Populations of monarch butterflies in their winter roosting sites have been declining for some time (Boyle et al. 2019, Pelton et al. 2019). Summer populations from 1993 to 2018 (Crossley et al. 2022) appear more stable, but there are various threats to the population. Threats include habitat loss, pesticides, herbicide impacts to milkweed populations, and climate change. Concern over the decline in monarch populations has led to increased monitoring and research, increased cultivation of its host plants (Asclepias spp., milkweed), and captive rearing by some.

One of the threats to monarchs is the protozoan parasite Ophryocystis elektroscirrha (OE). Spores of this parasite are ingested by caterpillars feeding on milkweeds and passed to the adult butterflies. Females laying eggs on milkweeds deposit it on the plant continuing the cycle. Although this parasite is naturally occurring, its prevalence has increased in recent years (Majewska et al. 2022). Infection can weaken and kill individuals, but many still reproduce. In temperate areas, winter breaks this cycle as monarchs migrate and milkweeds go dormant.

Planting of tropical milkweed (Asclepias curassavica) in Florida and elsewhere in the Southeast has provided monarchs a year-round food source in some areas, allowing non-migratory populations to occur where not previously possible. Unfortunately, this leads to a high prevalence of OE infection (Satterfield et al. 2015). Tropical milkweed also escapes from cultivation and is now widespread in Florida (Wunderlin et al.2024). Tropical milkweed is in the nursery trade and is not listed by the Florida Invasive Species Council (www. It is likely to remain available in the near term.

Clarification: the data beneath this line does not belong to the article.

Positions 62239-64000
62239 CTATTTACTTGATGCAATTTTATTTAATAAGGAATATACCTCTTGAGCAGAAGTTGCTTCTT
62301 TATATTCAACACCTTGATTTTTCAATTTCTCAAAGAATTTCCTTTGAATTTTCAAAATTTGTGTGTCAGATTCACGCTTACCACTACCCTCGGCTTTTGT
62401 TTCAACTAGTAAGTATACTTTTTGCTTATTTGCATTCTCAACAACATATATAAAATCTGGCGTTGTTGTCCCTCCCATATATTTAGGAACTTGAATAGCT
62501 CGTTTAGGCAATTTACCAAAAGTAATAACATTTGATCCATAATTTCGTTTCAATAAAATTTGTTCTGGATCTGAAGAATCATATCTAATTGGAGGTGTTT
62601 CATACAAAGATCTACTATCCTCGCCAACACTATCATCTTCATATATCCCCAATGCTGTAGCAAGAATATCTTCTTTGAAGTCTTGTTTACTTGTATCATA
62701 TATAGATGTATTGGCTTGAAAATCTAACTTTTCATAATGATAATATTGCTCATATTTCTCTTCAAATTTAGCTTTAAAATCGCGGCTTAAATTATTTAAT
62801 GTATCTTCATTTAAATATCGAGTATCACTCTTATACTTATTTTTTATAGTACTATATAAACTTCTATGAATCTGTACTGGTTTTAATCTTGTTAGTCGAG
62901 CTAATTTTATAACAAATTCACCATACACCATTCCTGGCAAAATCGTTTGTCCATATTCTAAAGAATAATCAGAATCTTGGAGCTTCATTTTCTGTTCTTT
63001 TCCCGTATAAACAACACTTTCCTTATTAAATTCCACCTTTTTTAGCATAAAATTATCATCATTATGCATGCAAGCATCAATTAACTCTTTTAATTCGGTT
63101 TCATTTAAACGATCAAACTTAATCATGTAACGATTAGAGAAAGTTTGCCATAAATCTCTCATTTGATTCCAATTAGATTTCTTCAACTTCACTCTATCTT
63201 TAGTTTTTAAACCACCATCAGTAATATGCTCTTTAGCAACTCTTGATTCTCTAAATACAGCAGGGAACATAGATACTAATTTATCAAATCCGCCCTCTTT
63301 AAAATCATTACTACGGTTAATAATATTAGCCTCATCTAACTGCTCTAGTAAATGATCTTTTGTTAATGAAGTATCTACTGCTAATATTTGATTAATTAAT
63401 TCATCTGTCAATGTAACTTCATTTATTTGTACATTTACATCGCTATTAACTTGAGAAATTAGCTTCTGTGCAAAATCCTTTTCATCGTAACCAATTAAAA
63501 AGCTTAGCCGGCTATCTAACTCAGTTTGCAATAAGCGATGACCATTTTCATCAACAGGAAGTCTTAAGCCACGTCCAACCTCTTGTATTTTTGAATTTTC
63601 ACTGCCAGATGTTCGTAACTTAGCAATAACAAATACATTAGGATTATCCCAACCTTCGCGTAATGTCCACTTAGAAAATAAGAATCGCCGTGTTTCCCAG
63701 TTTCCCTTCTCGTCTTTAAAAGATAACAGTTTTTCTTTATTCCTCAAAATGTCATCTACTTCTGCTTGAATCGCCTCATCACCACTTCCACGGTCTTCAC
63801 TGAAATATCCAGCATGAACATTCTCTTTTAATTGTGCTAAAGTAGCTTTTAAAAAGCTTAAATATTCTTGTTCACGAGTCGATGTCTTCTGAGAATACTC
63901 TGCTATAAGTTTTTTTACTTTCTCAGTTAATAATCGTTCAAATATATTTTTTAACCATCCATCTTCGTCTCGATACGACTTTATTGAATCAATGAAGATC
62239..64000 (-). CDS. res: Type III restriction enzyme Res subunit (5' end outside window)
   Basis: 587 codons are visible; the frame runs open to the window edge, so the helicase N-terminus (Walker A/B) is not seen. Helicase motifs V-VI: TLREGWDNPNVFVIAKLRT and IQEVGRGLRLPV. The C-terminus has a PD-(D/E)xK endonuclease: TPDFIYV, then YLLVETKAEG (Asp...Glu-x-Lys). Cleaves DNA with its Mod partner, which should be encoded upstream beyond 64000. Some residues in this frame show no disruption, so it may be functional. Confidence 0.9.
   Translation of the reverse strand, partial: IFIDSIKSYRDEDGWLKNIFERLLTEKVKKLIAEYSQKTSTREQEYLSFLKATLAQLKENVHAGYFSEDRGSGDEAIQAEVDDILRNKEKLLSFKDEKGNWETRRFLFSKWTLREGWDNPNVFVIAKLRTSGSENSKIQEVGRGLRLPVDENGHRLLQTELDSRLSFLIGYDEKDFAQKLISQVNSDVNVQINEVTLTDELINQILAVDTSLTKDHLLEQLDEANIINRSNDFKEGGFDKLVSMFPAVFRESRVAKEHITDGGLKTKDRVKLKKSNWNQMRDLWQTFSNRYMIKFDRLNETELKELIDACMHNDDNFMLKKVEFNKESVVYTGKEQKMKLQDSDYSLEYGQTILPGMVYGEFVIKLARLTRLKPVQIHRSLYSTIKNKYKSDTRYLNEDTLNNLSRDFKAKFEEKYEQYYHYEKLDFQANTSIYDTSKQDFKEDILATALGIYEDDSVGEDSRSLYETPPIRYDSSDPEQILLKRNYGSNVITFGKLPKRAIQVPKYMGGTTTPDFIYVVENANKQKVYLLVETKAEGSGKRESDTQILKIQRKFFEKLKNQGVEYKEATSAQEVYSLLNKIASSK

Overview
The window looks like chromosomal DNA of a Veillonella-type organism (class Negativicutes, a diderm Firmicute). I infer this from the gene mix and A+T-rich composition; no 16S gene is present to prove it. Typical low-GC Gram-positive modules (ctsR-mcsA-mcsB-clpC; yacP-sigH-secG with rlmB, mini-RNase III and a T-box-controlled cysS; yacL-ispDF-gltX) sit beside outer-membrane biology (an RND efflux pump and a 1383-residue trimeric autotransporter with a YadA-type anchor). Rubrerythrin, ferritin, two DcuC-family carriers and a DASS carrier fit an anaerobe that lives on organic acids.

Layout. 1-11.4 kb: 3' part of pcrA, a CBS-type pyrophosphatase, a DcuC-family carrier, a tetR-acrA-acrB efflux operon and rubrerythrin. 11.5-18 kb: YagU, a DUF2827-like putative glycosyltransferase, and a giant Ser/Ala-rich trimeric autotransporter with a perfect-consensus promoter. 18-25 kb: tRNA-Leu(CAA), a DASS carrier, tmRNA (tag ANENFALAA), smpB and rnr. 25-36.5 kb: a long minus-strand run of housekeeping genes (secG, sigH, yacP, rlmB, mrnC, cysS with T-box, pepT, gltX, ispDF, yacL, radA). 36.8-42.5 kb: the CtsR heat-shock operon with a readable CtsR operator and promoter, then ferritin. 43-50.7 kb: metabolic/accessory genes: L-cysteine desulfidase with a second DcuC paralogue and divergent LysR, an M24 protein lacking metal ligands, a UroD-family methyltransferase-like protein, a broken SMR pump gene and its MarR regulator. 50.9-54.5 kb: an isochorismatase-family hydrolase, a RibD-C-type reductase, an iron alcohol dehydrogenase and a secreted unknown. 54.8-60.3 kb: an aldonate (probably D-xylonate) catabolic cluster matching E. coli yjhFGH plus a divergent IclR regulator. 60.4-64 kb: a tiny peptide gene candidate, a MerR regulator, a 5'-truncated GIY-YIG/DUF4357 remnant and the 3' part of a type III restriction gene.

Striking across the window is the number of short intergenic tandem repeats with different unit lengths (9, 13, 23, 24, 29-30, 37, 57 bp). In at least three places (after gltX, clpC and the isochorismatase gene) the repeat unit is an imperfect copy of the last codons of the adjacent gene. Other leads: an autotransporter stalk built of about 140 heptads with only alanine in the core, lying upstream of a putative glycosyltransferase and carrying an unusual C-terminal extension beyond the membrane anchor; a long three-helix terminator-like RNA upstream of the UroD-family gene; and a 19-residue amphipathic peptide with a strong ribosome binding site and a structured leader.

FNPS recommends that tropical milkweed not be planted and that it be removed from gardens and yards where it occurs. Land managers of natural areas are encouraged to remove it from their sites.

Native milkweeds have been planted as an alternative to tropical milkweed in yards and gardens. Most native milkweeds are expected to become dormant in winter. An exception is swamp milkweed, Asclepias perennis, which may not senesce in North and Central Florida. There are no models or data that would justify the removal of native milkweeds from yards and gardens at this time. Homeowners and gardeners may want to include milkweeds native to their region with a variety of other native plants to provide resources for multiple species.

FNPS does not recommend removal of native milkweeds from gardens. FNPS recommends that native milkweeds may continue to be planted in their native ranges along with a variety of other native plants.